BC reducing interval between first and second dose of COVID-19 vaccine

May 27 2021, 2:25 pm

Many British Columbians will be able to receive their second dose of the COVID-19 vaccine faster than expected.

On Thursday afternoon, health officials announced that they were reducing the amount of time between the first and second dose of the Pfizer and Moderna vaccine from 13 weeks to approximately eight weeks. Details were provided during a live press conference with Provincial Health Officer Dr. Bonnie Henry and Health Minister Adrian Dix.

“We now have sufficient, confirmed deliveries of vaccine in our age-based program — that’s the Pfizer and Moderna vaccines — that we can move up the interval,” Henry explained.

“We started to do that as more vaccine became available in the last few weeks and moved it up to people getting their invites for second doses at about 13 weeks. Now for most people, we will be moving it up to about eight weeks.”

Henry added that the second dose of COVID-19 is important for both the person who receives it as well as their local community.

“The booster dose builds on the antibodies and the cell response that you get from your first dose and provides more durable and longer-lasting protection,” she said. “It ensures that you have maximum protection for the maximum amount of time.”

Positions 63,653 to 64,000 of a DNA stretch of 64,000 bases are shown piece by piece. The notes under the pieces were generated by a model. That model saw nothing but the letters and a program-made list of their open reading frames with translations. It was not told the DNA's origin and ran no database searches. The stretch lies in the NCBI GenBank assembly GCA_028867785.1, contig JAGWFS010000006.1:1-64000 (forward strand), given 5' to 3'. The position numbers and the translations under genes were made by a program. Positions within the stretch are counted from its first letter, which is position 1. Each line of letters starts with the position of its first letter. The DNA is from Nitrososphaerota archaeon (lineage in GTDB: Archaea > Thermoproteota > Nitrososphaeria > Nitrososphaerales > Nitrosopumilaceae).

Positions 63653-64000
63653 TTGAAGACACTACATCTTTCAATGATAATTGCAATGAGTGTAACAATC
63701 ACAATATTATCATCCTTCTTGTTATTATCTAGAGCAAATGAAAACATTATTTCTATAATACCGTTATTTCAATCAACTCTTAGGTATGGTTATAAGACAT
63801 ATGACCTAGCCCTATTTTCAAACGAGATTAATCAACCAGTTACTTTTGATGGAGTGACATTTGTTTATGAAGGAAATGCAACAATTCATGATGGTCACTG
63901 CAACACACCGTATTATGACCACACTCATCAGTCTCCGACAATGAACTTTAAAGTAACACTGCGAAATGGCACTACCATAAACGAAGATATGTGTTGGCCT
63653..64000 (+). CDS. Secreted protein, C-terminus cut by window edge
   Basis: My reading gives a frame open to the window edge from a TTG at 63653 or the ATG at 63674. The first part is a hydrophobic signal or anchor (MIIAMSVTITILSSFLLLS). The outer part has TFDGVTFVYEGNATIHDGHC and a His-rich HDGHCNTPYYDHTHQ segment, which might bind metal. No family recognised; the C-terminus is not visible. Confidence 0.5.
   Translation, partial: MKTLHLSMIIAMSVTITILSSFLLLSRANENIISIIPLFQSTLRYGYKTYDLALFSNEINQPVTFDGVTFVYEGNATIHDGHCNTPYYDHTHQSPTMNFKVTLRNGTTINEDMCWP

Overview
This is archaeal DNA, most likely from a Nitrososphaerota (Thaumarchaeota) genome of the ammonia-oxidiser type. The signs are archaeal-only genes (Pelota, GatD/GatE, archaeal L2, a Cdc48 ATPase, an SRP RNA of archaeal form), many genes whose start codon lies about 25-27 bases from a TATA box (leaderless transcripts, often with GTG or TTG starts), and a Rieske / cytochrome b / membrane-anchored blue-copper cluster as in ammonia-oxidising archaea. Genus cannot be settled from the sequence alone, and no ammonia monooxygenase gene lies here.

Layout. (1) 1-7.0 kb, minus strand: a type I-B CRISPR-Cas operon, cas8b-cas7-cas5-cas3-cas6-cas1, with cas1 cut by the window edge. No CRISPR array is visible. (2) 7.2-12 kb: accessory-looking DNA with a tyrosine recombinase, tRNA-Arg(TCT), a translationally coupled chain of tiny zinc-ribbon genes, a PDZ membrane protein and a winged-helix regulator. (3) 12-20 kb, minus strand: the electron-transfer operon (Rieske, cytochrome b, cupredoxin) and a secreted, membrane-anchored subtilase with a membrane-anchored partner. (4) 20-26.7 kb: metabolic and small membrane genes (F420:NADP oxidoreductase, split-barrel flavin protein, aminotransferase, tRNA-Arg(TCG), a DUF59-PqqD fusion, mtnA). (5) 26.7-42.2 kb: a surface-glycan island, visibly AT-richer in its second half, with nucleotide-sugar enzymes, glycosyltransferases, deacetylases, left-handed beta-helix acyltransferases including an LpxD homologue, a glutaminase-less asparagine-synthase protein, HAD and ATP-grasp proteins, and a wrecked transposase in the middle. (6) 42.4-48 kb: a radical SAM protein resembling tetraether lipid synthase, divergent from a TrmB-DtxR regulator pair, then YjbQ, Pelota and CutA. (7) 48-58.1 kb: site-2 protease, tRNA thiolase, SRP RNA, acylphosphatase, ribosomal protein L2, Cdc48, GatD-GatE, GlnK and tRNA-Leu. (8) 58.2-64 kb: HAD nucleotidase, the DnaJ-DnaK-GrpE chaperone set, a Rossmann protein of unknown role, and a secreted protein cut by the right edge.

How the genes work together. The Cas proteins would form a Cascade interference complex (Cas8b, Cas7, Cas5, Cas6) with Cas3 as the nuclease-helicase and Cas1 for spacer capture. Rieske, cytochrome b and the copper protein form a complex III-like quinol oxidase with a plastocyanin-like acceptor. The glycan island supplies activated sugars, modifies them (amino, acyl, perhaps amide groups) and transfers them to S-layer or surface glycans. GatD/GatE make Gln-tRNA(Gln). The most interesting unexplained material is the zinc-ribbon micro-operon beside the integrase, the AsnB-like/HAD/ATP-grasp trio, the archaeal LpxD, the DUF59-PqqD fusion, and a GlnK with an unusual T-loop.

Health officials announced that they were considering a shorter window between the first and second doses of COVID-19 vaccines earlier this month. Up until now, the interval for most people has been 16 weeks. The province only recently reduced that window to 13 weeks.

Second doses will be prioritized and given similar to the first doses. Seniors, Indigenous people, and people who identify as Clinically Extremely Vulnerable (CEV) will be prioritized, with invitations already going out to those who are eligible.

Another complicating factor, however, surrounds those who received AstraZeneca vaccines. Clinical data suggests that longer intervals between the AstraZeneca vaccine may be beneficial, so health officials will be looking at what kind of options to provide people who received it.

“I anticipate we’ll have more information by the end of next week to be able to provide advice to people who have received AstraZeneca so they can make an informed decision about receiving AstraZeneca as their second dose or receiving one of the mRNA vaccines,” Henry said.

She added that they have enough supply for British Columbians to receive a second dose of AstraZeneca and she’s not worried about expiration dates, meaning people will have time to make a proper decision.

Vincent PlanaVincent Plana

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